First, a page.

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Sociol Health Illn. 2013 Jul;35(6):906-23. doi: 10.1111/1467-9566.12007. Epub 2013 Apr 2.

The family meal panacea: exploring how different aspects of family meal occurrence, meal habits and meal enjoyment relate to young children's diets.

Author information

  • 1Centre for Population Health Sciences and Centre for Research on Families and Relationships, University of Edinburgh. valeria.skafida@ed.ac.uk

Abstract

The general consensus in the research to date is that family meals are linked to healthier eating habits in children, compared to not eating with the family. Yet, few studies explore what it is about commensality which leads to better food choices among children. Using a representative Scottish sample of five-year-old children, this research explores the extent to which family meal occurrence, meal patterns regarding where, when and with whom children eat and perceived meal enjoyment predict the quality of children's diets after controlling for indicators of maternal capital that influence both meal rituals and taste preferences. Eating the same food as parents is the aspect of family meals most strongly linked to better diets in children, highlighting the detrimental effect in the rise of 'children's food'. Although theoretical and empirical work pointed to the important health advantage in children eating together with parents, the results suggested that eating together was a far less important aspect of family meals. In evaluating the importance of the family meal, this article redirects attention away from issues of form and function towards issues of food choice. Policy implications and the importance for public health to recognise the way eating habits are defined by and reproduce social and cultural capital are discussed.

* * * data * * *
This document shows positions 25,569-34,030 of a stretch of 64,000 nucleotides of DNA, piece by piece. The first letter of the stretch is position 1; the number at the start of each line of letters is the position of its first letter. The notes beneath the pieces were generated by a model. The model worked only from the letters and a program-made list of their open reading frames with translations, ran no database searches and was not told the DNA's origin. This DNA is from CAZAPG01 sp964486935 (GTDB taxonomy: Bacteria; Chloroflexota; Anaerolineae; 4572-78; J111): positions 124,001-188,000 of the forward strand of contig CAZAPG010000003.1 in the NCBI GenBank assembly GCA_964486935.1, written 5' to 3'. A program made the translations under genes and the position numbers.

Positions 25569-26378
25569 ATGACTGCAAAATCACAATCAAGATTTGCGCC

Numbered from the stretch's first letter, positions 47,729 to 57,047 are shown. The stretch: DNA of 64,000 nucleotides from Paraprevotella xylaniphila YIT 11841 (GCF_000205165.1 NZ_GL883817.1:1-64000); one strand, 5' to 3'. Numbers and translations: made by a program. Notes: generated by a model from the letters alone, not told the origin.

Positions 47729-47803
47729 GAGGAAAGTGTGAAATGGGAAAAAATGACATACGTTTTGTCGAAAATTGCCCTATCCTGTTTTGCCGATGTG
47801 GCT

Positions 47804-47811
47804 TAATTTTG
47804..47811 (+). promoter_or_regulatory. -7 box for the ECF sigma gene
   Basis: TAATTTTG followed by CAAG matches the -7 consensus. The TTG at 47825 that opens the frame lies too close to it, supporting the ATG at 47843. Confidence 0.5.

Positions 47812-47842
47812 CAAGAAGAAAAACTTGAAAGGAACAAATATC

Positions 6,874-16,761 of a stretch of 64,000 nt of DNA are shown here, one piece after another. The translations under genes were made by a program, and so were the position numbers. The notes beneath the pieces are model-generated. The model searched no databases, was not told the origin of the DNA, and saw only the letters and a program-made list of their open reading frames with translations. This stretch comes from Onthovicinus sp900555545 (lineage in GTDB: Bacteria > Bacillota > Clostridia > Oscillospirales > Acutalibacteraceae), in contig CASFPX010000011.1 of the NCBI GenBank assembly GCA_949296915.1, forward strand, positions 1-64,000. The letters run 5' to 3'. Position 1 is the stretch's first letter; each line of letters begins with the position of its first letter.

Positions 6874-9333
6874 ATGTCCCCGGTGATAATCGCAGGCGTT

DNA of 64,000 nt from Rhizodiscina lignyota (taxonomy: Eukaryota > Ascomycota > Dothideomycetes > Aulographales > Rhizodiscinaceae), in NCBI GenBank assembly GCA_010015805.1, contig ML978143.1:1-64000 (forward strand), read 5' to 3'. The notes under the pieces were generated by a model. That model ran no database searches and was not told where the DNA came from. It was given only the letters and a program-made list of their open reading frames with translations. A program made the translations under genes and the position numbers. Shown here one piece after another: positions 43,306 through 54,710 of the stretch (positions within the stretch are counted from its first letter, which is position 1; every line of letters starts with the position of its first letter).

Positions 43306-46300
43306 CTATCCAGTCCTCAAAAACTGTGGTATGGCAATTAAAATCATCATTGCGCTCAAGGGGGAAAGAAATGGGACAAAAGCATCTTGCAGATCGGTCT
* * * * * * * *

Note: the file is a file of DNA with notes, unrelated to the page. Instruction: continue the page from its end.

© 2013 The Author. Sociology of Health & Illness © 2013 Foundation for the Sociology of Health & Illness/John Wiley & Sons Ltd.

KEYWORDS:

Bourdieu; childhood; families; nutrition; quantitative methods

PMID:
23551143
[PubMed - indexed for MEDLINE]
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